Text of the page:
George Fite Waters studied sculpture under Auguste Rodin in Paris. Portland’s The President is his most impressive, surviving, public artwork.

Cast from wax in bronze probably in 1924 or 1925 at the C. Valsuani foundry, bought from Waters in Paris, shipped in 1926 and donated to Portland in 1928 by psychatrist and progressive booster Henry Waldo Coe and unveiled in 1928, this looming bronze figure has been destination of a thousand rendevouz.

(Coe also made gifts of the Joan of Arc at 29th and Glisan, the Roosevelt in from of the Portland Art Museum, and the George Washington on NE Sandy Blvd – all great examples of post-war euro expat sculpture, and great treasures of Portland.)

A strange caveat to the deal. Waters sold The President , an original, with an agreement it may never be duplicated.

Lincoln High School students traditionally have cared for the sculpture. There’s a scale duplicate in white plaster on a little wheeled pedestal at Lincoln. Go piracy!

Waters made a living translating – best known perhaps is Italian Renaissance Architecture by Georges Gromort, pub. in 1922, and selling etchings.

From the NY Times – August 1923

George Fite-Waters, originally an American who studied here and later abroad, has received gratifying attention from the French critics. He is exhibiting in the Salon se Artists Francaises several busts in bronze. In the opinion of the Revue du Vral et du Beau his technique is strong and vibratory, full of emotion and character. The portraits of Fernand Anseau, tenor of the Opera, and of the small boy Jack Wittmore are expressive and living. Mlle. X, is modeled with supple charm and Eliner is an exquisite bas-relief of a little girl in profile, out of doors, near some iris. The varied ways he expresses himself proves with what sensitiveness Fite-Waters adapts technique to subject.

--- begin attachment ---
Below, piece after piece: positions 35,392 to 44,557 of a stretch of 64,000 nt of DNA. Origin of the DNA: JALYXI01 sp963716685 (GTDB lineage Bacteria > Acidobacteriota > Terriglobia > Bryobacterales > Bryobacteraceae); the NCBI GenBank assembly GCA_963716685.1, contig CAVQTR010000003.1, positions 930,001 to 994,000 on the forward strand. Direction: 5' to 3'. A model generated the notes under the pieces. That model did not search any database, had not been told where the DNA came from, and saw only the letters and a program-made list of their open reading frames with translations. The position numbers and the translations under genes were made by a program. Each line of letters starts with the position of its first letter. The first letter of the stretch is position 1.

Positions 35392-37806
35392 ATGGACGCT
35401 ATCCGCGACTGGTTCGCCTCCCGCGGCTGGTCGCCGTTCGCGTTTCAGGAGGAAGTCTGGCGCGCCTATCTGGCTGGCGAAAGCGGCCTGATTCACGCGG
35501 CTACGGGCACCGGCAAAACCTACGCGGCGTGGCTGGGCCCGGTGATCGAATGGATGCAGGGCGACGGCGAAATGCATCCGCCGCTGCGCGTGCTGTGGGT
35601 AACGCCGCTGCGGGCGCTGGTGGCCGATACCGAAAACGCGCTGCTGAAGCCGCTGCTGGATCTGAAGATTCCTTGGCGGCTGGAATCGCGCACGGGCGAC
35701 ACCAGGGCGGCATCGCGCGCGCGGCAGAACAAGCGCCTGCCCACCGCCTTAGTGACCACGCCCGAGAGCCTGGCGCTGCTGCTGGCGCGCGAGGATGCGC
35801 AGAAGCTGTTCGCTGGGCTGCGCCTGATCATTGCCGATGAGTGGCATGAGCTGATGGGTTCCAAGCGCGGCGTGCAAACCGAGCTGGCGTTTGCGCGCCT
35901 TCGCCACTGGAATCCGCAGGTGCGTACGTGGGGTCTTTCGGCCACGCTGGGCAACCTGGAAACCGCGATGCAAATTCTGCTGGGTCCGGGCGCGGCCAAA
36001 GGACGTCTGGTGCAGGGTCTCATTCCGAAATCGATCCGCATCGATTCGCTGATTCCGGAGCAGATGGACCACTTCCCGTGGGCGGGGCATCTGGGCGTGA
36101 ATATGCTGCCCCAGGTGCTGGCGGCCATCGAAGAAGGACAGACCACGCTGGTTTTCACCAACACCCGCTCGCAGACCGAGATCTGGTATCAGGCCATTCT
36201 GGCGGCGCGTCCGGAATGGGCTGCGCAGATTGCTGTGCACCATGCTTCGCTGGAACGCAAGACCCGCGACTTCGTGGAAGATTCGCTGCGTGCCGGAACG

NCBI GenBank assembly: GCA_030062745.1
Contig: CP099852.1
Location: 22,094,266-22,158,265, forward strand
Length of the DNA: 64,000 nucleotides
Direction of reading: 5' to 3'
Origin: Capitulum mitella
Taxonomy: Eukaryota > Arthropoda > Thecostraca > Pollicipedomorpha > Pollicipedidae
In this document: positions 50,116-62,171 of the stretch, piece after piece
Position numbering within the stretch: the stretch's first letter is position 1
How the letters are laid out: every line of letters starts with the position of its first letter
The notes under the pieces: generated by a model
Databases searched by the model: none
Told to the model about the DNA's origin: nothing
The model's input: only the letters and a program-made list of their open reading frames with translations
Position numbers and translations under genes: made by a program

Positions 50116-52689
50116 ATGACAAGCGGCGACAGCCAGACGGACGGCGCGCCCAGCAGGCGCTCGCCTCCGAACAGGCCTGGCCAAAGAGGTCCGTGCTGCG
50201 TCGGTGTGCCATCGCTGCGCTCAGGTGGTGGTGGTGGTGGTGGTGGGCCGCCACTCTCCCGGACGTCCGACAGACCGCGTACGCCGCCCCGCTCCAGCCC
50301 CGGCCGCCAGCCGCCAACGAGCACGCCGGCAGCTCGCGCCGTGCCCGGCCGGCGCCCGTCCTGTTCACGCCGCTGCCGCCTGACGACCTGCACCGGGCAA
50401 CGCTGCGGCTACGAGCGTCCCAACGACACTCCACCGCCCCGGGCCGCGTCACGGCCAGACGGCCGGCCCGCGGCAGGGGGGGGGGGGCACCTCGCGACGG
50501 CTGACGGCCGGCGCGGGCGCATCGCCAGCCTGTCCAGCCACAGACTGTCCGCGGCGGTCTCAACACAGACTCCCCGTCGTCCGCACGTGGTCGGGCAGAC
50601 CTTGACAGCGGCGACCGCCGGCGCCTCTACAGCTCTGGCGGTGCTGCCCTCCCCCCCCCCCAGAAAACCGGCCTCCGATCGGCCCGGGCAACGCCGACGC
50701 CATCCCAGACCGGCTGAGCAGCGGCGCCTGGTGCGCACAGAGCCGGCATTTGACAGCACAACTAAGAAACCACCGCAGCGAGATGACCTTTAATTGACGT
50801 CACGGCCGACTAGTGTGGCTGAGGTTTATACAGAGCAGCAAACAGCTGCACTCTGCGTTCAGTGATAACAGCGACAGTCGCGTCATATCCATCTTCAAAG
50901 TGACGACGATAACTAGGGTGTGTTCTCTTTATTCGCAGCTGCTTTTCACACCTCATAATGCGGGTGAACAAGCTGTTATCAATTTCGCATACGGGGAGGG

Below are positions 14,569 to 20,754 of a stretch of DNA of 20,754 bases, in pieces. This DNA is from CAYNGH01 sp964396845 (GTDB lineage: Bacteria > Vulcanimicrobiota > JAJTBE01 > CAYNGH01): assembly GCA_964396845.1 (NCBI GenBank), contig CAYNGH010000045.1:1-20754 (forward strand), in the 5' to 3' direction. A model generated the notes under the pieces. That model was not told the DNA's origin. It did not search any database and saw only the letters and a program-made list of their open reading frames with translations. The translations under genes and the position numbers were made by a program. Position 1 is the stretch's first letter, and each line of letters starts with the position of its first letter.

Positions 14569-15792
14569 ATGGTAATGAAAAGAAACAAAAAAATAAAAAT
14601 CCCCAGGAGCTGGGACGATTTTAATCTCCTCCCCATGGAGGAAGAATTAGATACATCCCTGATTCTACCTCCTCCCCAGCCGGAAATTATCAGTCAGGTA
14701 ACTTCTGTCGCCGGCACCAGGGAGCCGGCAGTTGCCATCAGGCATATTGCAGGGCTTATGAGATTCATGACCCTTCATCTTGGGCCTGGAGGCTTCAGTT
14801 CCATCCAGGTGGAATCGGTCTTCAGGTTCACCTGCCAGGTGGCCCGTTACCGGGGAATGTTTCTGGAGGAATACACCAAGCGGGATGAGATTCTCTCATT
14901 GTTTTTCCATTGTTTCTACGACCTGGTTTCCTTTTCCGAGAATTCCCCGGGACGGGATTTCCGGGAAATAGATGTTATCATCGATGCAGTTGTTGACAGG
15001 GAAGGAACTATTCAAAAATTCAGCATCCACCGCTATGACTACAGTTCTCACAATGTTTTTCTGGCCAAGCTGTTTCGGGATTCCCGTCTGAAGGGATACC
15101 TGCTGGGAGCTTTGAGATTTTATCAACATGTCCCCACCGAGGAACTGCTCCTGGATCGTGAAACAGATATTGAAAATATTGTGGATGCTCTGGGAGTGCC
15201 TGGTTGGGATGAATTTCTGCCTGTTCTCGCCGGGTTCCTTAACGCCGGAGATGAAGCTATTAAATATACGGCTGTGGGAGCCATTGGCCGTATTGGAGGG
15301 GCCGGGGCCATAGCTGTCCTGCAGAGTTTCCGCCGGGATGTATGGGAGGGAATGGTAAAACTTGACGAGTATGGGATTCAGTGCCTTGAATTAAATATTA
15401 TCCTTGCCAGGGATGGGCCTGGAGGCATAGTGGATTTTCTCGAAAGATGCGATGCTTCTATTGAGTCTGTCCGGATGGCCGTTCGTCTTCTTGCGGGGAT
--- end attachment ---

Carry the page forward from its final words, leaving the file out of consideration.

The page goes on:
He has the great good fortune of being the last pupil of Rodin. His work is much inspired by the manner of the master. After the war he worked in London and exhibited there with many of the best societies. He traveled for a year in Italy and then returned to Paris.

Fite-Waters’s great interest is portraiture. Here he excels. Not only does he reproduce the exterior forms, but he translates personalities. Among his portraits of celebrities are those of the composer Giacomo Puccini, James K. Hackett, the American actor, playing Shakespeare in Paris, Elsie Janis, Sacha Guitry, Mme. Melba and the Russian tenor, Wladimir Rosing.

From the NY Times – Feb. 1927


Art Critics and Reporters See Heroic Figure by Waters for Portland, Ore.

Paris – Feb. 12 (1927) – Art critics and members of the press at a private gathering held in the foundry had an opportunity to view the statue of Abraham Lincoln, which will be unveiled in Portland, Ore., in April.

A gift to that city by Dr. Henry Waldo Coe, the statue is the work of an American sculpture, George Fite Waters, who is already well known for his portrait busts, which include the heads of President Cosgrave of Ireland and other notables. He is a native of San Francisco and his parents are from Maryland.

The statue is monumental in proportions, ten feet high, showing Lincoln in the familiar frock coat and characteristic attitude, with head inclined and one leg well forward, giving an impression of great energy and restrained power. The cast in bronze at the famous foundry of Claude Valsuani, weighs nearly on ton.

Mr. Waters made every effort to achieve historic accuracy as well as artistic perfection and made much painstaking research of contemporary documents. He used two death masks for models. The coat, which dates from the period, obtained in Washington D.C., was worn as a sitting by a young English accountant in Paris, who by a curious coincidence possesses the identical body measurements of Abraham Lincoln.


Interesting – Waters’ other surviving public sculpture is of John Brown, which stands guard at the John Brown Memorial Park in Osawatomie, Kansas. Where the hell is that?


Mitch takes us all on a excellent tour of downtown Portland. Be patient. He took pictures and they take time to download regardless of your bandwidth. (If you’re considering vacationing in Portland, this page could save you serious money. Look at this and then go to Vancouver BC to get something to eat.)